Toronto golf club manager awarded more than $250,000

Geluch v. Rosedale Golf Assn., 2004 CarswellOnt 2621 (Ont. S.C.J.)

Michael Geluch was hired by the Rosedale Golf Club Association in 1985 to be its general manager and secretary/treasurer.

Geluch’s responsibilities included overseeing the golf course and related operations, overseeing the food and beverages services, supervising the club’s 120 staff members, preparing budgets and working with the board of directors to carry out the operations of the club and its $6 million budget.

In October 1997 board members were told an employee at Rosedale had left the club because Geluch had been abusive, belittling and degrading towards her. Geluch was terminated and given two months’ salary as severance.

He filed an action for wrongful dismissal, seeking 18 months’ reasonable notice plus additional and punitive damages for the manner of his dismissal.

Rosedale countered that Geluch’s dismissal was for just cause: abuse of staff; charging improper credit card expenses; taking unauthorized salary increases; theft (the unauthorized taking of food and wine); sexual harassment; and withholding financial information from the board of directors.

These reasons weren’t mentioned at the time of dismissal and no mention of sexual harassment was made until later. Geluch claimed he had an excellent relationship with the club’s members and with the staff and he was terminated because he had upset some of the directors when he objected to the club’s membership application process which he referred to as the “blackball system.”

In deciding the case Justice Susan Himel of the Ontario Supreme Court of Justice said he needed to determine whether Geluch had committed the acts for which he was accused and whether, individually or in combination, they constituted grounds for dismissal.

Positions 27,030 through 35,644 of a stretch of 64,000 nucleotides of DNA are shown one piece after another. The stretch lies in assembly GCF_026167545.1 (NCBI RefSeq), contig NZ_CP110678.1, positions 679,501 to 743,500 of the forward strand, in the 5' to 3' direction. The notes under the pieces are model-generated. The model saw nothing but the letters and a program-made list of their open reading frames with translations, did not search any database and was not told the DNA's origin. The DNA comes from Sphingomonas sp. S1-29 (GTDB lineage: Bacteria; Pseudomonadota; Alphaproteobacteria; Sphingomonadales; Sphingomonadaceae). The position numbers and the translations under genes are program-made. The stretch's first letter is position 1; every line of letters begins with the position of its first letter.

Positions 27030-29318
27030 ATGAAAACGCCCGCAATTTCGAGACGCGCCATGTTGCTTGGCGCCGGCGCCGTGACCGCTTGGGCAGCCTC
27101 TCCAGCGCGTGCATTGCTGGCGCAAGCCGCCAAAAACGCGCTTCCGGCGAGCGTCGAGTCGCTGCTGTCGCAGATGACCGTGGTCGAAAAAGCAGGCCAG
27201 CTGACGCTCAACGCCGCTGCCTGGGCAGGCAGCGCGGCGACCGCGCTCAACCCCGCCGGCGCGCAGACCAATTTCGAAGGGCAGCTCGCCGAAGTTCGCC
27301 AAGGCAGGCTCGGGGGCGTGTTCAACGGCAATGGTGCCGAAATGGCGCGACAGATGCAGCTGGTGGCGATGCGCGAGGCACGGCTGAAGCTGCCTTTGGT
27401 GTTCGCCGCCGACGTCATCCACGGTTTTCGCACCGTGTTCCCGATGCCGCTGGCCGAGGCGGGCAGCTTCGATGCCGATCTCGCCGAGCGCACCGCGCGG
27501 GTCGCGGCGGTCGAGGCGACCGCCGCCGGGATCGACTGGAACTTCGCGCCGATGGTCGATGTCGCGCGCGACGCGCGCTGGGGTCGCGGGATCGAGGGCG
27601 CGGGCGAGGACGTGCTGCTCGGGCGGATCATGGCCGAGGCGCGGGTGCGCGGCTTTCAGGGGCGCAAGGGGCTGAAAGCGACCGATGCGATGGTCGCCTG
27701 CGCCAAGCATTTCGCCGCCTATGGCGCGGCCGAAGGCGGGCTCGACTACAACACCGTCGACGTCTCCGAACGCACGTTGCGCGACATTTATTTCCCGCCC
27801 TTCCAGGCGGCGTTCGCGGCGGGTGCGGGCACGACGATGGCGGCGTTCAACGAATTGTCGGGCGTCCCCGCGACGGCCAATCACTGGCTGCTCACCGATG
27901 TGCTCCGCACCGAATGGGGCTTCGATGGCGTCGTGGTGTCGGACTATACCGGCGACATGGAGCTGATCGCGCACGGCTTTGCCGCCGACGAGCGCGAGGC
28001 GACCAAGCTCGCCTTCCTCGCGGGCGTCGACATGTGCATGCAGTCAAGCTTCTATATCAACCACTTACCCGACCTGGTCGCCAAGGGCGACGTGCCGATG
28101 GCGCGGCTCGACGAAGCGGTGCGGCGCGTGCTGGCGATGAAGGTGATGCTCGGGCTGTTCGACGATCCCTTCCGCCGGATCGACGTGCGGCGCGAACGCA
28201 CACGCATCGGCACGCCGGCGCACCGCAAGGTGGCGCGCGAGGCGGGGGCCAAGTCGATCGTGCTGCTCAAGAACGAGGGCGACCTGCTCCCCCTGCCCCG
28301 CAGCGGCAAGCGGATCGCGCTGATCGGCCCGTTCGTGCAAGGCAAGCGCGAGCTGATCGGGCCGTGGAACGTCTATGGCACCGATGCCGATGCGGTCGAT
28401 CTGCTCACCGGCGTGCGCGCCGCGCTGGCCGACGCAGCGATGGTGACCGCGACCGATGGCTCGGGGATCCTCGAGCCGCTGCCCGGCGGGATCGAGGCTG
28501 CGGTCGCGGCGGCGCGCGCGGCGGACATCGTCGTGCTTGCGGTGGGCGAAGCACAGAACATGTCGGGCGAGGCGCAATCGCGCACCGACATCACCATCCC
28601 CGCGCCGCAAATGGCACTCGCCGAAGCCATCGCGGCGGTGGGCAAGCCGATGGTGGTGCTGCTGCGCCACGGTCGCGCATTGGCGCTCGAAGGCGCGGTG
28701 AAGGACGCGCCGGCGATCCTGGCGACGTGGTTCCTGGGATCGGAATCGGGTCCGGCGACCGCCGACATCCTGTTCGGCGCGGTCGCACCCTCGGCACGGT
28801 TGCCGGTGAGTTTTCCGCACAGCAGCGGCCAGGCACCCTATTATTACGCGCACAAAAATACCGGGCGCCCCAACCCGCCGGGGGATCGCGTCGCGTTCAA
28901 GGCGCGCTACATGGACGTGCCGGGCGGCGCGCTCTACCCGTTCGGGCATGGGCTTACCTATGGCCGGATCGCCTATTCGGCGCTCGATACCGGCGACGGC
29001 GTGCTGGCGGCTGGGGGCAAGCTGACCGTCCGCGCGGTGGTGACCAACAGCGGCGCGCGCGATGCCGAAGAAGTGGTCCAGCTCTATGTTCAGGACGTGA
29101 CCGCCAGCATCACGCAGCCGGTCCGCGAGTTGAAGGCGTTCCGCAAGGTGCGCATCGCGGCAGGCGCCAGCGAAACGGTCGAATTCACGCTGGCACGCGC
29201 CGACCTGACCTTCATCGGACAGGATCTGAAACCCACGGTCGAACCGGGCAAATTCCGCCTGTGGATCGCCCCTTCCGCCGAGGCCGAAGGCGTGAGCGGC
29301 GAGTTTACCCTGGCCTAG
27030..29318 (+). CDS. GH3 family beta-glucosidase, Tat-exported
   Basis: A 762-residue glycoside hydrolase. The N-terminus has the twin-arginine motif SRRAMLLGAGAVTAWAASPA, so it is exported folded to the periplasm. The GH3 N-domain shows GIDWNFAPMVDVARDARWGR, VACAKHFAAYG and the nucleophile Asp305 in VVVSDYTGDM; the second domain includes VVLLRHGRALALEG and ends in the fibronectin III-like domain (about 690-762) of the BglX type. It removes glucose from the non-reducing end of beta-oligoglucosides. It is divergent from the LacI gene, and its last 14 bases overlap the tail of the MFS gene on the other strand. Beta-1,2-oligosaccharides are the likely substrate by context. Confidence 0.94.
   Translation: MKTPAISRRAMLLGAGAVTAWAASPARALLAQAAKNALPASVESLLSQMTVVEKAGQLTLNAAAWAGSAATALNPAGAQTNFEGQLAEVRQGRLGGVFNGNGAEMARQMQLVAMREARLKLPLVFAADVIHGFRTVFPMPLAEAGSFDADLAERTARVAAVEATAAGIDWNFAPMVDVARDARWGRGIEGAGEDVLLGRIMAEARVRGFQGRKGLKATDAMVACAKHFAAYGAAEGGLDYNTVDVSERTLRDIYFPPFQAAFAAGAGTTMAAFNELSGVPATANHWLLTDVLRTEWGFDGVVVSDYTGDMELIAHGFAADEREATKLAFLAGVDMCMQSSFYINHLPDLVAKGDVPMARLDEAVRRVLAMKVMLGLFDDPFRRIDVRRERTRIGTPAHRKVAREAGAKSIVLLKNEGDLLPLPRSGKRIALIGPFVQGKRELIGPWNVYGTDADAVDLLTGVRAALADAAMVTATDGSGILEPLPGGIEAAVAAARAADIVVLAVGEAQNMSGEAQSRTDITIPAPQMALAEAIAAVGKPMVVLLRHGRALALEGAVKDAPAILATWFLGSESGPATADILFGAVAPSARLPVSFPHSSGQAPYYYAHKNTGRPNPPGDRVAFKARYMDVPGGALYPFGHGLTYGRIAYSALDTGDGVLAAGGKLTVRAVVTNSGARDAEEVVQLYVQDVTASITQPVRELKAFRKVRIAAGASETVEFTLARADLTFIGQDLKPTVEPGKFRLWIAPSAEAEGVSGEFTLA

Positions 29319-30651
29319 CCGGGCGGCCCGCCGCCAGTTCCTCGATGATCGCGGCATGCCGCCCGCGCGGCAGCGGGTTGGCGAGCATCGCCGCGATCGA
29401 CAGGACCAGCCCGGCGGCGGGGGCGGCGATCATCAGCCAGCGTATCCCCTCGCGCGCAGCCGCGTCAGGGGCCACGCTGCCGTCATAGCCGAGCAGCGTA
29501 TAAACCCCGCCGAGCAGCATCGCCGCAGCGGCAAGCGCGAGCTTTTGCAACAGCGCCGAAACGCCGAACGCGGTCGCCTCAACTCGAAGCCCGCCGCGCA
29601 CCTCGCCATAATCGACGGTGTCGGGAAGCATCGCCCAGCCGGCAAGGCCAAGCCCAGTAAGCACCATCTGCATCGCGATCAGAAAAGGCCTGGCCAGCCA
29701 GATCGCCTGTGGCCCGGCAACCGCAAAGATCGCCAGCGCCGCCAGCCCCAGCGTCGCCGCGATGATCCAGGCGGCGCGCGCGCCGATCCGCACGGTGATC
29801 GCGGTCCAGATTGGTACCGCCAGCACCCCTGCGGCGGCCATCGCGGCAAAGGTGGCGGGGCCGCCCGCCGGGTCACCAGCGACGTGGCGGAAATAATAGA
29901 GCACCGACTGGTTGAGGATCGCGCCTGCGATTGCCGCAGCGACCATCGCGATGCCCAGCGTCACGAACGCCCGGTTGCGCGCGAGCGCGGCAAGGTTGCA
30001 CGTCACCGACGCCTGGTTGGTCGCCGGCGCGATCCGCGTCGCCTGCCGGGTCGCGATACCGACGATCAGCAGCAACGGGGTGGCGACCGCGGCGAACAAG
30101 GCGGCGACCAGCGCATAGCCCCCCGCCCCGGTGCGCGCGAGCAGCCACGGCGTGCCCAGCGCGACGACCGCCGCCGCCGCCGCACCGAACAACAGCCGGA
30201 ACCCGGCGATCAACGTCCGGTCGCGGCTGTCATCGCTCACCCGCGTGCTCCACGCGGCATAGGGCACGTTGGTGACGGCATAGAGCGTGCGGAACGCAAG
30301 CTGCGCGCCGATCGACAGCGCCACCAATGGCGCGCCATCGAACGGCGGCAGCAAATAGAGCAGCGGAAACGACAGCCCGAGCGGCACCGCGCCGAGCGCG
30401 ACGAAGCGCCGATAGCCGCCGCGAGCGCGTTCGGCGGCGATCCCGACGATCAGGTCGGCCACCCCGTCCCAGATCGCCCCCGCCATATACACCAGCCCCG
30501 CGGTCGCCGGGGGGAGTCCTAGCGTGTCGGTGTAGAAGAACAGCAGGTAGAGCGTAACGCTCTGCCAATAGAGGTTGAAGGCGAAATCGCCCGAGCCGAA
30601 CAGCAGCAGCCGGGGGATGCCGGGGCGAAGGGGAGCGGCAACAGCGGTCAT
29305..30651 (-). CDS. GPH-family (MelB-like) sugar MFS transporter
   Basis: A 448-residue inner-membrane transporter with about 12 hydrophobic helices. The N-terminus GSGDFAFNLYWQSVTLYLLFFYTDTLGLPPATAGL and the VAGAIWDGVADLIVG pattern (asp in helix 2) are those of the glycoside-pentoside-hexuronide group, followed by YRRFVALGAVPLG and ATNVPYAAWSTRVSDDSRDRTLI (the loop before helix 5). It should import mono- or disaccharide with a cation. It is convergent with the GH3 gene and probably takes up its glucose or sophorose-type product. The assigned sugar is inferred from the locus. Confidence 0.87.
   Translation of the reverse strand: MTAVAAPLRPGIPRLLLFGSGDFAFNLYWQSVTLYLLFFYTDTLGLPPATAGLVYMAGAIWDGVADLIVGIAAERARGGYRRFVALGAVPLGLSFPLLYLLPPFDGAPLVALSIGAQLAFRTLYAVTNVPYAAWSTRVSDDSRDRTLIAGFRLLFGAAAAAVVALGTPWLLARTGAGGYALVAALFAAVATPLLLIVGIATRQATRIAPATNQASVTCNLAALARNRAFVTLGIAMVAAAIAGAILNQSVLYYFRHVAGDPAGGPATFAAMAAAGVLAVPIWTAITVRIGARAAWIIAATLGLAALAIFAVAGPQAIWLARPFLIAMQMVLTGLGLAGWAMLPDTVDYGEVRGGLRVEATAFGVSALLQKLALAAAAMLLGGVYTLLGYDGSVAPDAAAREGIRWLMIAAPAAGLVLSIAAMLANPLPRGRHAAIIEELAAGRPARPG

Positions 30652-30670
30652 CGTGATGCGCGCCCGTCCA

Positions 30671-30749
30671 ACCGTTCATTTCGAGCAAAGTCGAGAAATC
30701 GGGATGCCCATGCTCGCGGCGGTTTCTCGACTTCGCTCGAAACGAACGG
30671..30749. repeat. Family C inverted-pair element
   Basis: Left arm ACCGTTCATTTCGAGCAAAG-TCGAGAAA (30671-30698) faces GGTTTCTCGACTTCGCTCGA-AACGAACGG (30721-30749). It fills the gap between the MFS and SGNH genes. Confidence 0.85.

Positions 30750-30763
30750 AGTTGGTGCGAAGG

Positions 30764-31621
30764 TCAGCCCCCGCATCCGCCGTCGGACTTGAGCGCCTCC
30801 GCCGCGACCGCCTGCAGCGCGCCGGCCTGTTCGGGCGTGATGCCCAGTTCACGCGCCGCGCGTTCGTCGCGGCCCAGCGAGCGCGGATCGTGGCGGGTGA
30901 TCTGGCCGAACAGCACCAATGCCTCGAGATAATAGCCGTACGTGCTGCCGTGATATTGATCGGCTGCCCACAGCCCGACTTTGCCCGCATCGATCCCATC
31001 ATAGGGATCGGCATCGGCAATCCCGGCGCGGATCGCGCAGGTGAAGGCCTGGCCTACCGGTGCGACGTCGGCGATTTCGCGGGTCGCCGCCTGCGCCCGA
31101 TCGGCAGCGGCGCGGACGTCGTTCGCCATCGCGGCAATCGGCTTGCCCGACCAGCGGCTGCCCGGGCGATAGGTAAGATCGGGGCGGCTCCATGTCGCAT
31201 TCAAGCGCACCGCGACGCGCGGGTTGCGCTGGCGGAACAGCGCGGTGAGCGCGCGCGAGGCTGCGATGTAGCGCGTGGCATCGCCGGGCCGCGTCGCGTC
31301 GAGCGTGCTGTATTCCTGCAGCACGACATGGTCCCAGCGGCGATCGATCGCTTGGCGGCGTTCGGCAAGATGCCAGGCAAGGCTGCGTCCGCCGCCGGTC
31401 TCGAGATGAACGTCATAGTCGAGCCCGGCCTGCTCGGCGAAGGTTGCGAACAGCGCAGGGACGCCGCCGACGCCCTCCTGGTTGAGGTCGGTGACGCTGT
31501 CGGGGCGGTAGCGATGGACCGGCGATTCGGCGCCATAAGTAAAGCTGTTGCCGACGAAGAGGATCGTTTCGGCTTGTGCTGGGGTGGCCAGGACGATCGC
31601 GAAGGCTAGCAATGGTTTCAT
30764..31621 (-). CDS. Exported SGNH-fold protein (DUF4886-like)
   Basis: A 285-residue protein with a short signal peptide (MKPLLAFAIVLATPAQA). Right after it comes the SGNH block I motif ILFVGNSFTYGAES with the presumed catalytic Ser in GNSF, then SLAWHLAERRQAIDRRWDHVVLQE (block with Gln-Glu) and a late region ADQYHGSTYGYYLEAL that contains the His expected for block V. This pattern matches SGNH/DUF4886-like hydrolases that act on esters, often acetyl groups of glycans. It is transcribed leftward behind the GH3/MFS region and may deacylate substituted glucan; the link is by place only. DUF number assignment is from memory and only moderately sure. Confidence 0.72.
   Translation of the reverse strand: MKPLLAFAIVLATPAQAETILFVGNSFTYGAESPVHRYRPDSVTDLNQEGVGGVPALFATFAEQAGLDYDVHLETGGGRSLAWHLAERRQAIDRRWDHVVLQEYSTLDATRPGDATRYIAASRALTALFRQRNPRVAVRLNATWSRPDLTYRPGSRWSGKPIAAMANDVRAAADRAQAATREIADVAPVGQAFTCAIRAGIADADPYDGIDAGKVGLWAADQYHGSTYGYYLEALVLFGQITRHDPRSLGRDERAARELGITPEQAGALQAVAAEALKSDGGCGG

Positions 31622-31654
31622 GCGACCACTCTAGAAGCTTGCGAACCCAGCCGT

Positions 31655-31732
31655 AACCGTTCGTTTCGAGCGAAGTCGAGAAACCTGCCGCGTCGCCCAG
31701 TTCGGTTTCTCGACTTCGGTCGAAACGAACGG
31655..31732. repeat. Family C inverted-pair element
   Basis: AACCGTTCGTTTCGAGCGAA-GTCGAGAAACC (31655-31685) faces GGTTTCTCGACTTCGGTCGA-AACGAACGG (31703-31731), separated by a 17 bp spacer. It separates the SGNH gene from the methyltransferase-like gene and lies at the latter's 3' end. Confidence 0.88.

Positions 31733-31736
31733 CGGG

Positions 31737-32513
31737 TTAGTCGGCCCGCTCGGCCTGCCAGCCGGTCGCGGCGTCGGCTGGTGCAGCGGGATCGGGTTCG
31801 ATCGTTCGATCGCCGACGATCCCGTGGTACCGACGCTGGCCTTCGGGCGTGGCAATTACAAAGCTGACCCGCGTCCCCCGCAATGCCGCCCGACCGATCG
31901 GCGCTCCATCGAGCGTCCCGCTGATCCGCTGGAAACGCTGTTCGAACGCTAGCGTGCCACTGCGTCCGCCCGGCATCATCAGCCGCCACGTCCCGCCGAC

On the question of fiscal impropriety the court ruled financial records were imperfectly recorded concerning Geluch’s credit card purchases, clothing allowance, travel expenses and an unauthorized salary increase. But the court noted the sloppy record-keeping continued for many years and Geluch was never reprimanded for it or asked to keep better records. As for financial matters in his role as secretary/treasurer the court found Geluch’s actions did not amount to financial mismanagement and were not grounds for dismissal.

The court found Geluch’s practice of occasionally taking home food and wine was appropriate given his duties and an accepted practice at the club.

“There was no suggestion that Mr. Geluch was abusing the food privileges,” said Justice Himel.

On the question of abuse of staff, the court concluded Geluch was a hardworking professional who imposed his work ethic on his staff and sometimes did not treat them gently. There were clear occasions of inappropriate conduct but they were more deserving of a reprimand and a warning rather than immediate dismissal, ruled the court.

Rosedale had not followed its own sexual harassment policy in investigating that allegation against Geluch and the court ruled those incidents were sporadic and did not justify dismissal.

Justice Himel noted Geluch received regular salary increases, including one of $8,000 in the year before his termination, and there had never been a formal complaint filed against him. Rosedale had not proved its case on the balance of probabilities and it hadn’t been established a breach of fiduciary obligation. Geluch had been terminated, the court said, because “he failed to keep the board members happy.”

Geluch was awarded 15 months’ notice of $185,500 for salary and benefits; accrued vacation pay of $50,000; and $24,700 in damages for the manner in which he was dismissed. He was also awarded $8,000 for expenses incurred in mitigating his situation in the 13 months it took him to find another job.

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